R. A. Stephen
Woods Hole Oceanogr. Inst., Woods Hole, MA 02543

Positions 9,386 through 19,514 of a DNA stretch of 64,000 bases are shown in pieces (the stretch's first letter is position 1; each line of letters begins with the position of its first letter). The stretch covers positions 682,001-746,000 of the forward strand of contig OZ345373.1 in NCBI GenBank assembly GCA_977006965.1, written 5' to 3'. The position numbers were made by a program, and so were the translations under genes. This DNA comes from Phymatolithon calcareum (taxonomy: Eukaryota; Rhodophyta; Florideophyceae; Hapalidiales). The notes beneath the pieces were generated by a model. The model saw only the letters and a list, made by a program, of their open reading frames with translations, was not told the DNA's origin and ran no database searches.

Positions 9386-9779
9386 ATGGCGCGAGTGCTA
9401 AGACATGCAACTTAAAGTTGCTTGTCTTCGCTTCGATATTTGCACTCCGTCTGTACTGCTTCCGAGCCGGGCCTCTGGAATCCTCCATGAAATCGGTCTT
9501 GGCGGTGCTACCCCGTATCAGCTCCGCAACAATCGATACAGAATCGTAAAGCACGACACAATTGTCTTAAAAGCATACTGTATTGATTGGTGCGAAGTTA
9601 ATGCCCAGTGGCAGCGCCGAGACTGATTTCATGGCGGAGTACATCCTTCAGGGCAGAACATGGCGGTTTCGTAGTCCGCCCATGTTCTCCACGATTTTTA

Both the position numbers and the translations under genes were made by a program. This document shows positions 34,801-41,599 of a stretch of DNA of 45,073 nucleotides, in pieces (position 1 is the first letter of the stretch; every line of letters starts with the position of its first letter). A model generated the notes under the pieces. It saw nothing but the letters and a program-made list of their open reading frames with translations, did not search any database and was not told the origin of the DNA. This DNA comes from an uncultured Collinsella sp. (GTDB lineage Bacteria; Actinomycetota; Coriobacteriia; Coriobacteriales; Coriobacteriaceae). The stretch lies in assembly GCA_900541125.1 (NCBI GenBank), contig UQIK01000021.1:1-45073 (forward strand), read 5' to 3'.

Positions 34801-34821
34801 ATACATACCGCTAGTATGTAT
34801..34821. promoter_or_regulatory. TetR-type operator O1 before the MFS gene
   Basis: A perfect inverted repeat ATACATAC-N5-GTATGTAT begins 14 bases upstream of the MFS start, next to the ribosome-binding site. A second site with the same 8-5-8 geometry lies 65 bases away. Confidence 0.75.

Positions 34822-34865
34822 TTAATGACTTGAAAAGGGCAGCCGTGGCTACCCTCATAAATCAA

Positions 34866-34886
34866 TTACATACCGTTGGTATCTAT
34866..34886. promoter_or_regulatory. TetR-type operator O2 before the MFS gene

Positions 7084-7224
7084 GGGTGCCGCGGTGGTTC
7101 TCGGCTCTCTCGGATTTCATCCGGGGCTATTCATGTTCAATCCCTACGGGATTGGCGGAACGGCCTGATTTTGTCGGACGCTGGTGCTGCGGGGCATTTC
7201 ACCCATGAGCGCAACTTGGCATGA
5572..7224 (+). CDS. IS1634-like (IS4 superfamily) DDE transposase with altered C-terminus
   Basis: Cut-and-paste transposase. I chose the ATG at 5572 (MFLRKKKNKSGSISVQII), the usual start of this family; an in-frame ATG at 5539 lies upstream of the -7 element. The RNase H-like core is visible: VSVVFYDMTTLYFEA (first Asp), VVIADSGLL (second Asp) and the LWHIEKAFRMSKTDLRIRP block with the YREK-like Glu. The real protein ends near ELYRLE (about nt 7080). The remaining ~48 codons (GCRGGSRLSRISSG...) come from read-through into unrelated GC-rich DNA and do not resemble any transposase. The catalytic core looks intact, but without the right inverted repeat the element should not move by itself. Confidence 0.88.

In marine seismology two types of transient sound sources are used. Controlled sources such as airguns or explosions are used in seismic reflection and refraction surveys to study geological structure below the seafloor. Naturally occurring earthquakes are also observed and they are used to study tectonic and regional and whole earth structure problems. In both cases three-component particle motion, either velocity or acceleration, is measured on or within the seafloor. However controlled source studies work in the VLF band (1.0--100 Hz) and earthquake studies generally run in the lower ULF band (0.001--5 Hz). A major advantage of transient sources versus harmonic sources is that multi-pathing can be distinguished by the time separation of phases. In fact, many schemes for inferring geological structure from transient seismic data are based solely on the arrival times of certain phases. Also time spread (coda or signal-generated noise) can be observed directly as reverberation after the coherent arrivals. The polarization of the separated phases can be used to study propagation effects. Examples of quantitative data of both controlled and earthquake sources will be shown and discussed.